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If then we can determine in what consists the fallen state of man; it will be easy to see what constitutes the death threatened to Adam in Paradise. Mankind are by nature carnally minded; in the language of the apostle Paul, they are "dead in trespasses and sins." And how did mankind come to be in this state, dead in sin? We have an answer in the words of the same apostle; "By one man's disobedience many were made sinners." It was agreeable to a divine constitution, that if Adam transgressed the law given him in Paradise, his whole posterity should be sinners;

Hence the literal translation from the Greek text is, "By one man's disobedience many were constituted sinners.” And if all those who were thus conslituted sinners, through the apostasy of Adam, be dead; then the death which came upon Adam, and all his posterity, in consequence of his eating of the forbidden tree, was SPIRITUAL DEATH.

Some suppose that the death threatened Adam comprehends not only spiritual but eternal death. That the death threatened was spiritual death, being made evident:

I shall now attempt to show that it did not imply temporal nor eternal death.

1. It did not imply temporal death, that is, the. death of the body.

The body of Adam did not die, in the day in which he did eat of the forbidden tree. Temporal death, therefore, was not the death with which he was threat, ened. God meant, no doubt, that if he transgressed the command, by eating, his body should finally die: therefore, after he had sinned, God said to him, "Dust thou art, and untɔ dust shalt thou return" He said also Cursed is the ground for thy sake.” It does not however, follow from this, that the curse of the ground was contained in the curse threatened for the first act of disobedience. Adam being now a sinner, it was suitable that a curse, in some respect, should always attend him. T'he thorns and thistles with which he was surrounded, instead of a pleasant and fruitful gar. den, were calculated to remind him of his shameful apostasy: “In the sweat of thy face,” says God to Adam thou shalt eat bread;" this, also, would naturally put him in mind of the folly of his disobedience. But these curses were not the death threatened for the tirst transgression.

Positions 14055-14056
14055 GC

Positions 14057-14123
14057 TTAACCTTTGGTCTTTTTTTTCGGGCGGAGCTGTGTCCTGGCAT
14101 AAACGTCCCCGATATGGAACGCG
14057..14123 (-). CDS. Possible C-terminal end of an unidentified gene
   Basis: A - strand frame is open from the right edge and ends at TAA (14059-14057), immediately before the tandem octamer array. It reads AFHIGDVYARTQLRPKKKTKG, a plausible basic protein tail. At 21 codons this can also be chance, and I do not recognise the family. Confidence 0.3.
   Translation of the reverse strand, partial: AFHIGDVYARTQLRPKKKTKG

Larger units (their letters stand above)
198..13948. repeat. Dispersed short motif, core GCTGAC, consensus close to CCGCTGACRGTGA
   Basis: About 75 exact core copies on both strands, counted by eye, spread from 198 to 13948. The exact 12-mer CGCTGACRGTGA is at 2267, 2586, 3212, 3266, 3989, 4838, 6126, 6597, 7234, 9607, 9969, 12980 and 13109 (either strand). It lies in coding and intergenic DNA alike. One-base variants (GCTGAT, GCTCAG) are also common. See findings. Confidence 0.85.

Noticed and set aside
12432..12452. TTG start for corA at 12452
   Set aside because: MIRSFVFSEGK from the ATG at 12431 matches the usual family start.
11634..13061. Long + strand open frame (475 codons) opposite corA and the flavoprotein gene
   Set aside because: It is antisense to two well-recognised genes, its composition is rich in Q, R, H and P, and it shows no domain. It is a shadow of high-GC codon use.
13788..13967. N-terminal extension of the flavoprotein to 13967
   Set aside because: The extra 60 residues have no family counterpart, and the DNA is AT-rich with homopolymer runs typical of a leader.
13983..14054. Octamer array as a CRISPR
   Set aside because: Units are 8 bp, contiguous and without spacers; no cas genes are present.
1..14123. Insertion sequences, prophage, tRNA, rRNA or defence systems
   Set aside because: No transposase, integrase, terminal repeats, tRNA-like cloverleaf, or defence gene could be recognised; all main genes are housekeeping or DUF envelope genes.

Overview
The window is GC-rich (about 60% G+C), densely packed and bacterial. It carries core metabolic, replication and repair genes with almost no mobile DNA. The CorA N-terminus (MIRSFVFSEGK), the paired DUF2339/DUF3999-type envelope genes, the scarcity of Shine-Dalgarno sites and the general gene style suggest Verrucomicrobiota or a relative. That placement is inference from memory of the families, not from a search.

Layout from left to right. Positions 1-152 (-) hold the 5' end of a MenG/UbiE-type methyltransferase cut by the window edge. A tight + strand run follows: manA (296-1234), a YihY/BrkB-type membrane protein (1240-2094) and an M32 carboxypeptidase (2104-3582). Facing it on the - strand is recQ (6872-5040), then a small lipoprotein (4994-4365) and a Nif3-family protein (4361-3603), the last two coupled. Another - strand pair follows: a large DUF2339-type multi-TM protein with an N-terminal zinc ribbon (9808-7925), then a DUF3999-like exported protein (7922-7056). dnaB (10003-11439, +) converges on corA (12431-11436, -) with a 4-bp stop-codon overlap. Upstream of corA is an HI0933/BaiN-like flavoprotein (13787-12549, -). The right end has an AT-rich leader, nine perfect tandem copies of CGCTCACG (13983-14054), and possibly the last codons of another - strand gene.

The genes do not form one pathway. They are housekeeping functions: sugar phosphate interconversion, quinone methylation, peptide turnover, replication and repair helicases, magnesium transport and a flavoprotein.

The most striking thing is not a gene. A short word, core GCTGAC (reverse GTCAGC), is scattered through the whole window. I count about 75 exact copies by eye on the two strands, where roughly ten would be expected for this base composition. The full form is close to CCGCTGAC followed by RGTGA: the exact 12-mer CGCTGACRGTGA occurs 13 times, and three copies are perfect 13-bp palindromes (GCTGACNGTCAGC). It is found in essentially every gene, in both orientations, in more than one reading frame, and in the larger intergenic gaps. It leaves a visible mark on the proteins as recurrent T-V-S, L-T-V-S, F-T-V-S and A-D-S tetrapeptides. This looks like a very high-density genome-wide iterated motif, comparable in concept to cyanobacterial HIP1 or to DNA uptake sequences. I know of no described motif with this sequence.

The second Adam came into the world to redeem inen from the evil threatened to the first Adam for his first transgression. Christ "gave himself for us that he might redeem us from all iniquity, and purify unto himself a peculiar people, zealous of good works..” Christ did not give himself for us, to redeem us from the death

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of the body. Though the body be dead because of sin, yet the death of the body was not threatened to Adam for his first transgression.

Adam died the death with which he was threatened in the day on which he transgressed. But on that day his body did not die. It was hundreds of

years after this, before his body returned to dust. Besides, it is not true that the bodies of all men will ever die. The vast multitudes of believers, who will be alive upon the earth at the end of the world, will be exempted from death. “Behold,” says Inspiration, “I shew you a mystery; we shall not all sleep, but we shall all be changed in a moment, in the twinkling of an eye, at the last trump.” But the death threatened to Adam was to come upon all men. Therefore the death threatened to Adam was not temporal death. All men do not die. Enoch was delivered from death by translation. “By faith Enoch was translated that he should not see death."